“Dinner and B.S.”
Young adults aren’t always motivated to attend Sunday worship, and Gloria Dei, Huntingdon Valley, and Trinity, Fort Washington have found young adults ask for more when offered the chance to gather for a meal and conversation about life and faith. The two congregations, linked through the call of the Rev. Jim Goodyear as youth minister at Gloria Dei and pastor of Trinity, began inviting young people aged 18-30 to “Dinner and B.S.,” an informal meal and conversation Goodyear hosts.
“It’s designed to let young adults without children to get together and talk about life,” Goodyear says. As dinner morphs into “B.S.”, Goodyear says, “I listen for what’s going on in their lives, and bring a faith perspective to it.” Sometimes “B.S.” becomes bible study, and “sometimes it’s just about the B.S. of life,” he says.
Goodyear called the group together after noticing the hunger of college age people and recent graduates to connect with each other over breaks in the academic year. Gloria Dei is a large, progressive congregation, and Trinity a small, traditional parish. Between them, Goodyear invited about 100 young people, of whom 30 asked to be kept in the loop. Gatherings have hosted from 6 to 15 people, and the group is different every time. Goodyear planned on a monthly event and was surprised that the group asked for more: “They asked, ‘Could we do it two times a month?’” he says. “‘Could it be on Friday nights?’”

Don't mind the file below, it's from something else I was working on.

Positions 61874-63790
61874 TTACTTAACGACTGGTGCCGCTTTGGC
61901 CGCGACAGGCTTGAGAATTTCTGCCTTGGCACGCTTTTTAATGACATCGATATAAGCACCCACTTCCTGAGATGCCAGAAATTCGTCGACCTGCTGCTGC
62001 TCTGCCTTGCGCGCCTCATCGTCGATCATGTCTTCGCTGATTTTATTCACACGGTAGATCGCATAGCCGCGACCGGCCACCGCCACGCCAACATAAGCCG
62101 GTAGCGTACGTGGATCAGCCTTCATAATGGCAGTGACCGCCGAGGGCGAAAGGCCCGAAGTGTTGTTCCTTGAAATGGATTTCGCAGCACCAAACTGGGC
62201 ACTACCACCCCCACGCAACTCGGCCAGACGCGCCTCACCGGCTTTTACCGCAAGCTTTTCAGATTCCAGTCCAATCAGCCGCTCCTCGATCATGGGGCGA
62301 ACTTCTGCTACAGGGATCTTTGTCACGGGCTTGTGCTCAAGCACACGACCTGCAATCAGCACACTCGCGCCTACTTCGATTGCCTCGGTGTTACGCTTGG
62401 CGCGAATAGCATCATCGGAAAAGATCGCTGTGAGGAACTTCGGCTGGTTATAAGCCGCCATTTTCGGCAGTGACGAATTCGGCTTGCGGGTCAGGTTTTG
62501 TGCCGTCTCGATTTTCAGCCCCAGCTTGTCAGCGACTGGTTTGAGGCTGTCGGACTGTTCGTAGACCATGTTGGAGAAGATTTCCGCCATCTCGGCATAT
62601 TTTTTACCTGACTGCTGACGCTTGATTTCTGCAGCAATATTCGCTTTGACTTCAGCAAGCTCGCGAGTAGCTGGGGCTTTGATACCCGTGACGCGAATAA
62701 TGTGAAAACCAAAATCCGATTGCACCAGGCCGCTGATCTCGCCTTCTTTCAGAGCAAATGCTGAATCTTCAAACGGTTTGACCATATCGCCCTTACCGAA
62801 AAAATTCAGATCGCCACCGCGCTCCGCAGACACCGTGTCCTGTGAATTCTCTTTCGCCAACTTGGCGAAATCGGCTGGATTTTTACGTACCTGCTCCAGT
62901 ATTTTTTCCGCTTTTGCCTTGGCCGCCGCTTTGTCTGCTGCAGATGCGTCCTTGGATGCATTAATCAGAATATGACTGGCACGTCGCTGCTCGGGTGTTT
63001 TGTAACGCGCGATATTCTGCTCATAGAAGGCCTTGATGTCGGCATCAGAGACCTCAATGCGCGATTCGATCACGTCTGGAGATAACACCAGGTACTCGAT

When faith shows up in the B.S. conversations, the talk veers away from the institutional church. “They really get the idea that we’re called to follow Jesus, and to make ourselves vulnerable,” Goodyear says. “It’s about coming together to talk openly and honestly, and not being too judgmental.” The group, which began in August, is still too new to have gone beneath the surface of what church means to young adults. But it is church. “One of the young men told his parents that going to worship on Sunday isn’t church to him. This is church for him,” Goodyear says.
“Dinner and B.S.” may eschew churchy language, but it is definitely about the spirituality these young adults live out day to day. They may not have formal ritual, but they have made a living rite of gathering around a table to share their lives as well as a meal.
“One of the things I am very excited about working with young people — from high school to age 30 — is that they are open to something different; they are willing to look at what church could be while not throwing away everything from the past,” Goodyear says. “They can honor and respect the past for what it was, and look to see what works for them today. That is something that historically the church has not done.”